Projecting the future of dengue under climate change scenarios: Progress, uncertainties and research needs

Zhiwei Xu, Hilary Bambrick, Francesca D. Frentiu, Gregor Devine, Laith Yakob, Gail Williams, Wenbiao Hu*

*Corresponding author for this work

Research output: Contribution to journalArticlepeer-review

29 Citations (Scopus)


Background Dengue is a mosquito-borne viral disease and its transmission is closely linked to climate. We aimed to review available information on the projection of dengue in the future under climate change scenarios. Methods Using five databases (PubMed, ProQuest, ScienceDirect, Scopus and Web of Science), a systematic review was conducted to retrieve all articles from database inception to 30th June 2019 which projected the future of dengue under climate change scenarios. In this review, “the future of dengue” refers to disease burden of dengue, epidemic potential of dengue cases, geographical distribution of dengue cases, and population exposed to climatically suitable areas of dengue. Results Sixteen studies fulfilled the inclusion criteria, and five of them projected a global dengue future. Most studies reported an increase in disease burden, a wider spatial distribution of dengue cases or more people exposed to climatically suitable areas of dengue as climate change proceeds. The years 1961–1990 and 2050 were the most commonly used baseline and projection periods, respectively. Multiple climate change scenarios introduced by the Intergovernmental Panel on Climate Change (IPCC), including B1, A1B, and A2, as well as Representative Concentration Pathway 2.6 (RCP2.6), RCP4.5, RCP6.0 and RCP8.5, were most widely employed. Instead of projecting the future number of dengue cases, there is a growing consensus on using “population exposed to climatically suitable areas for dengue” or “epidemic potential of dengue cases” as the outcome variable. Future studies exploring non-climatic drivers which determine the presence/absence of dengue vectors, and identifying the pivotal factors triggering the transmission of dengue in those climatically suitable areas would help yield a more accurate projection for dengue in the future. Conclusions Projecting the future of dengue requires a systematic consideration of assumptions and uncertainties, which will facilitate the development of tailored climate change adaptation strategies to manage dengue.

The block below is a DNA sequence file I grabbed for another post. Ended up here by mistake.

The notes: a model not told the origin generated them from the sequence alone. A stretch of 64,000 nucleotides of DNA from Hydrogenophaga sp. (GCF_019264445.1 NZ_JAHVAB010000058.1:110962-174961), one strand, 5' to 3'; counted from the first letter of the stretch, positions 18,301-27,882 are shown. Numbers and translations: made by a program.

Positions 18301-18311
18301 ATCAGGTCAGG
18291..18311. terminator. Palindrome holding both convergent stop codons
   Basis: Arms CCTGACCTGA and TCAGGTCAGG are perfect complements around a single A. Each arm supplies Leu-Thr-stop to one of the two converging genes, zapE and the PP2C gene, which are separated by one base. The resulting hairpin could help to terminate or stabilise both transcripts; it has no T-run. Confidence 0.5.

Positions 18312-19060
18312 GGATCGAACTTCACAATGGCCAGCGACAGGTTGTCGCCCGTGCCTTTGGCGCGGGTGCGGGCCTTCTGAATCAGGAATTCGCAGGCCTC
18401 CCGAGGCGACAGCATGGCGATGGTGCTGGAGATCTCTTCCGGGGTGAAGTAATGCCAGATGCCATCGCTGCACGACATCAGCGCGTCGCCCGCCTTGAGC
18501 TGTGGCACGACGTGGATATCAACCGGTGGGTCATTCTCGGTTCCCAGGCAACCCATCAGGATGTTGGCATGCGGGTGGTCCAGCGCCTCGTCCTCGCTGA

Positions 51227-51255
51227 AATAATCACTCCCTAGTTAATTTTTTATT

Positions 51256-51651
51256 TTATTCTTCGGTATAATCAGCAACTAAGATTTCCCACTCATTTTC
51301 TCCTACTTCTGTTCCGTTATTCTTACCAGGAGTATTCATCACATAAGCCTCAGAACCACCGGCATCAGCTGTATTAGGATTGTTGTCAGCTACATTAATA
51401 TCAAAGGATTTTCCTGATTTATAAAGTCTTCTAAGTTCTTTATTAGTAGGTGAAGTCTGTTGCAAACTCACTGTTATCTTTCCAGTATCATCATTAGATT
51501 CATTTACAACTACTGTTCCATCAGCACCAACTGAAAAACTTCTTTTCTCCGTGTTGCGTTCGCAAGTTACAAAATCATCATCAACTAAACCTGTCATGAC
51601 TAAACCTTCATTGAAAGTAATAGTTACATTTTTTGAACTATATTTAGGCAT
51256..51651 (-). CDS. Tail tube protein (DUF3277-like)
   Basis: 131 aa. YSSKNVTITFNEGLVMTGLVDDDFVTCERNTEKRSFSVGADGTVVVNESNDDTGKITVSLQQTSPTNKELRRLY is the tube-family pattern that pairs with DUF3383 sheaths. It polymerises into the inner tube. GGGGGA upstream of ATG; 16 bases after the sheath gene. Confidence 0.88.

Original languageEnglish
Article numbere0008118
JournalPLoS Neglected Tropical Diseases
Issue number3
Publication statusPublished - Mar 2020
Externally publishedYes


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